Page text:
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Abstract  

The nuclear properties of99mTc radionuclide are ideal for organ imaging. Study of the technetium transport across supported liquid membranes has been performed to get data for its separation from other elements. Tri-n-octylamine diluted in xylene was used to constitute the liquid membranes, supported in polypropylene microporous films. Stripping on the product solution side was performed with dilute NaOH solutions. The effect of sulphuric acid, nitric acid and hydrochloric acid in the feed on transport of99mTc as TcO 4 ions has been studied. The permeability of the given ions determined from kinetic activity data has been found to be in the order of PH2SO4>PHCl>PHNO3. The flux values have been calculated based on this permeability data. The increase in carrier concentration has shown an increase in flux and permeability values to a given optimum concentration. The increase in temperature has been found to reduce the transport of Tc ions. The optimum conditions for transport of99mTc for the given acid concentration have been determined. Mechanism of Tc ion transport has also been provided based on chemical reactions involved at the membrane interfaces and uptake of Tc ions by the membrane. MoO 4 2– ions do not permeate through membrane under optimum conditions of transport for TcO 4 2– ions from H2SO4 solution.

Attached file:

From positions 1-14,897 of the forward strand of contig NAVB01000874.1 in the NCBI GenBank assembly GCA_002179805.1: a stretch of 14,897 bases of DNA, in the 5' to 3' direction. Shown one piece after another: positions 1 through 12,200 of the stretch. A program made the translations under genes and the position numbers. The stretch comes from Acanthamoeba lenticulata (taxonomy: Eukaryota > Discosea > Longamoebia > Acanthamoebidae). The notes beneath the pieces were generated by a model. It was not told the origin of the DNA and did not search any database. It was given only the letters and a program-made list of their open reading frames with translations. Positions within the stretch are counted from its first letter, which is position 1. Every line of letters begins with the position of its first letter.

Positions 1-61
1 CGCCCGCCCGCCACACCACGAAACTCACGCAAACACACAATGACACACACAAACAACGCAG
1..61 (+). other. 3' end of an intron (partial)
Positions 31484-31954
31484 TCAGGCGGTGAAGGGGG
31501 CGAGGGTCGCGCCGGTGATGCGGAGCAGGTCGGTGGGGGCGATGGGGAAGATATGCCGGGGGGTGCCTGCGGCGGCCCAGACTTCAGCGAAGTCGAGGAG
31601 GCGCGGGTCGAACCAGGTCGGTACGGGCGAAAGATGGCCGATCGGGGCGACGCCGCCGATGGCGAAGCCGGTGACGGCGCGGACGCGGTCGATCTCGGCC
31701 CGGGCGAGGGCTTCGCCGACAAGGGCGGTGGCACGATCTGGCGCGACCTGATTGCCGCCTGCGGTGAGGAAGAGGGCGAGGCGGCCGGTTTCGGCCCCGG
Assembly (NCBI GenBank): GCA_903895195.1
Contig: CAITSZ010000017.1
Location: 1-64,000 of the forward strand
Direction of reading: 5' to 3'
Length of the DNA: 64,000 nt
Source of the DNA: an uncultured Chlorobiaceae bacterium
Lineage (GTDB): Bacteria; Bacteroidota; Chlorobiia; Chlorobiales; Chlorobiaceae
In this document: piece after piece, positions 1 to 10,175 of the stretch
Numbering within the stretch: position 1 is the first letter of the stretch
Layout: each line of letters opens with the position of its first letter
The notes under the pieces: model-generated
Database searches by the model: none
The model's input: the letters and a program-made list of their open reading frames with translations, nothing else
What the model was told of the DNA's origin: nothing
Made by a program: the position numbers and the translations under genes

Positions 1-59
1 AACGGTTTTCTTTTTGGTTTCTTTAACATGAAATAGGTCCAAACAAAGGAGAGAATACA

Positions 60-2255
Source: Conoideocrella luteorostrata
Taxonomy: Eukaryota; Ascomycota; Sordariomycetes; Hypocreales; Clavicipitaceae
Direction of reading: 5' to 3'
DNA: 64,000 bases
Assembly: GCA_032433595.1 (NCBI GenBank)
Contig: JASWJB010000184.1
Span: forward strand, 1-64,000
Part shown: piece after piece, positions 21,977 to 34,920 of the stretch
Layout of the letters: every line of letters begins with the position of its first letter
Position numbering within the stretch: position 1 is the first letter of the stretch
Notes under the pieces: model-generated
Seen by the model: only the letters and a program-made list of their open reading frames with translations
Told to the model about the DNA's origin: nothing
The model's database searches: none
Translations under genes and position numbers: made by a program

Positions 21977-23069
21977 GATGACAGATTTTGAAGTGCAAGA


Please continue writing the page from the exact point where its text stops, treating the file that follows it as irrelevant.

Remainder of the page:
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grains of wheat (Triticum aestivumL. cv. Raj-3077) were soaked in 0, 10-5, 10-4or 10-3 M aqueous solutions of salicylic acid (SA) for 3, 6 or 9 h. The seedlings raised from grains pre-treated with 10-5 M SA possessed significantly higher leaf number, fresh and dry mass per plant, and nitrate reductase and carbonic anhydrase activities 30 and 40 days after sowing. However, 10-3 M SA reduced all the above-mentioned parameters.

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Summary

A simple, accurate, selective, precise, economical, and stability-indicating high-performance thin-layer chromatographic method for simultaneous analysis of mevastatin and pravastatin in fermentation broth has been established and validated. Compounds were separated on aluminium foil TLC plates precoated with silica gel 60F254; the mobile phase was toluene-ethyl acetate-formic acid 3:2:1 (v/v), which gave compact bands of mevastatin and pravastatin (RF 0.48 ± 0.02 and 0.31 ± 0.02, respectively). Detection at 237 nm resulted in r = 0.992 and 0.995 for mevastatin and r = 0.995 and 0.994 for pravastatin, for peak height and peak area, respectively. The limits of detection and quantification for mevastatin were 20.1 and 60.8 ng per band, and for pravastatin 19.2 and 58.3 ng per band, respectively. The method enabled effective quantification of mevastatin and pravastatin in the fermentation broth of Actinomadura macra and can therefore be used as a stability-indicating method for routine analysis of these compounds during bioconversion.